Direct Ethanol Biomarker Testing: PETH
Answers From the Lab
Several major medical organizations recommend routine screening for unhealthy alcohol use. In this test specific episode of the "Answers From the Lab" podcast, Paul Jannetto, Ph.D., describes Mayo Clinic Laboratories' new direct biomarker test for alcohol consumption, PETH. This blood test has a much longer window of detection than existing urine tests for alcohol use.
"Alcohol is the most commonly abused drug in the world, and excessive alcohol use is the leading preventable cause of death in the United States," Dr. Jannetto says. "Routine screening and behavioral intervention for alcohol misuse is one of the most cost-effective clinical preventive services."
The preferred screening approach for ethanol — the chemical term for alcohol — measures certain substances that the body produces when ethanol is metabolized. The direct ethanol metabolites (i.e., ethyl glucuronide and ethyl sulfate) currently used for alcohol testing can be detected in urine for up to five days.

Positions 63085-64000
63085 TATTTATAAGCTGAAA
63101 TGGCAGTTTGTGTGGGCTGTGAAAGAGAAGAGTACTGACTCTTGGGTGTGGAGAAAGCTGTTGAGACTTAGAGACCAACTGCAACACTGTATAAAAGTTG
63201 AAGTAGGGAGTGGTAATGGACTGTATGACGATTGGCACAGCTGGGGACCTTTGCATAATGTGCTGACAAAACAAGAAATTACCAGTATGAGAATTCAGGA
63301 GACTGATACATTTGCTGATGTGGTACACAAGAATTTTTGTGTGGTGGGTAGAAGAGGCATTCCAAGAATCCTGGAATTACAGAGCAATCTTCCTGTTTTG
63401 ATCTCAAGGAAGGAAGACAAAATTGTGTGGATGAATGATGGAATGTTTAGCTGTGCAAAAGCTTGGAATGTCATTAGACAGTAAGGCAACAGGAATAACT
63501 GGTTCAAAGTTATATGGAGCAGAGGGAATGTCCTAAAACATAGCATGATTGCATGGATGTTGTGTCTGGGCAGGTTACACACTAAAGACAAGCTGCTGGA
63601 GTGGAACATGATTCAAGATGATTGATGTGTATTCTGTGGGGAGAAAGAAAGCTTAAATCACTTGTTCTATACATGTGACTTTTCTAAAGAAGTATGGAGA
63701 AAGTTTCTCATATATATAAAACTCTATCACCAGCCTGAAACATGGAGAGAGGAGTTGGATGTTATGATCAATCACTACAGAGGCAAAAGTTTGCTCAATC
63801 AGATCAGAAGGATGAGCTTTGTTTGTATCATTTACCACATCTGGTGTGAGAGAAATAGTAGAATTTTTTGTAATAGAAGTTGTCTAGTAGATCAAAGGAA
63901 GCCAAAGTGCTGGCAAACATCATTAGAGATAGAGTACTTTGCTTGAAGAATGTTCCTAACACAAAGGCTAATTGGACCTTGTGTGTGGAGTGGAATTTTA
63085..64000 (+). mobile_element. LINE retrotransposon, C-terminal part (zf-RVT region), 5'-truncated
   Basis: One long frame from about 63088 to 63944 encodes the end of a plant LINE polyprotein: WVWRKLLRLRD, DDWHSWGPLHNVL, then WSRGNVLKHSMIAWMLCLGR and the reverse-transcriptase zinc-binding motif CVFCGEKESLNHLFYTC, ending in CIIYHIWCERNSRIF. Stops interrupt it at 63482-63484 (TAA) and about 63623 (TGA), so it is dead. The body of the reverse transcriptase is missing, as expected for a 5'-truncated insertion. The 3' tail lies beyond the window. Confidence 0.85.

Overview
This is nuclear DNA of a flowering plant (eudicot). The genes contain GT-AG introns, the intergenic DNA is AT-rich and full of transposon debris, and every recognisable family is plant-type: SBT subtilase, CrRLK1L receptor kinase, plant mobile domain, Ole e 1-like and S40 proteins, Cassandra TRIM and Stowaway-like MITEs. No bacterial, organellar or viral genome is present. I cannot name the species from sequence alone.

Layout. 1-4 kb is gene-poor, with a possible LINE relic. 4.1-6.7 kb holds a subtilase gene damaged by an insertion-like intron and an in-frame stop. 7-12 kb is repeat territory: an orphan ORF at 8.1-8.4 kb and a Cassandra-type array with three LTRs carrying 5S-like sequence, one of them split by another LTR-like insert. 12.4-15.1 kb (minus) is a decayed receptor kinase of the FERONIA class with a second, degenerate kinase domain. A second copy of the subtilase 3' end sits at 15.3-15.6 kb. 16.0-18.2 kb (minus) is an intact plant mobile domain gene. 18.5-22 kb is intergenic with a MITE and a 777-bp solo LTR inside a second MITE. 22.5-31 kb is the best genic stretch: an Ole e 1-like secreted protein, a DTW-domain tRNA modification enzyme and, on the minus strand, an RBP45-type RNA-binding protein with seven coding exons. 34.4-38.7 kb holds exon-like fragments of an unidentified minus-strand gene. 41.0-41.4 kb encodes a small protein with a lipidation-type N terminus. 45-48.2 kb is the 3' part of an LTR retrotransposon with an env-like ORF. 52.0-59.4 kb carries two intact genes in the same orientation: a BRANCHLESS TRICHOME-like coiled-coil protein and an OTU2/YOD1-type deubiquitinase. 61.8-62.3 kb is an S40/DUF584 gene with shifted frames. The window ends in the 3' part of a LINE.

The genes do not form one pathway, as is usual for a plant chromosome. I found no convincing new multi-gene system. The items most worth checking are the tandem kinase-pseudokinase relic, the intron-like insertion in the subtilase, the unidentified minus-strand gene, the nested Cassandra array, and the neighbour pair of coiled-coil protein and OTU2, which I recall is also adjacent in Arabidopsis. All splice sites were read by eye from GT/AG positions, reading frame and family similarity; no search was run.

PETH measures a different alcohol metabolite, known as phosphatidylethanol (PEth), in whole blood. "This new biomarker gives a window of detection of approximately two to four weeks in blood. The window can be longer in individuals who chronically or excessively consume alcohol," Dr. Jannetto says.
Listen to learn more about how PETH provides enhanced screening for alcohol consumption.
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This assay is designed to quantify two homologues of phosphatidylethanol (PEth) in whole blood collected in EDTA vacutainer tubes. The report is intended for use by physicians to verify abstinence or use of ethanol especially in liver transplant candidates/patients.
Analytic time: 2 days
Days performed: Monday through Friday (8 a.m.)
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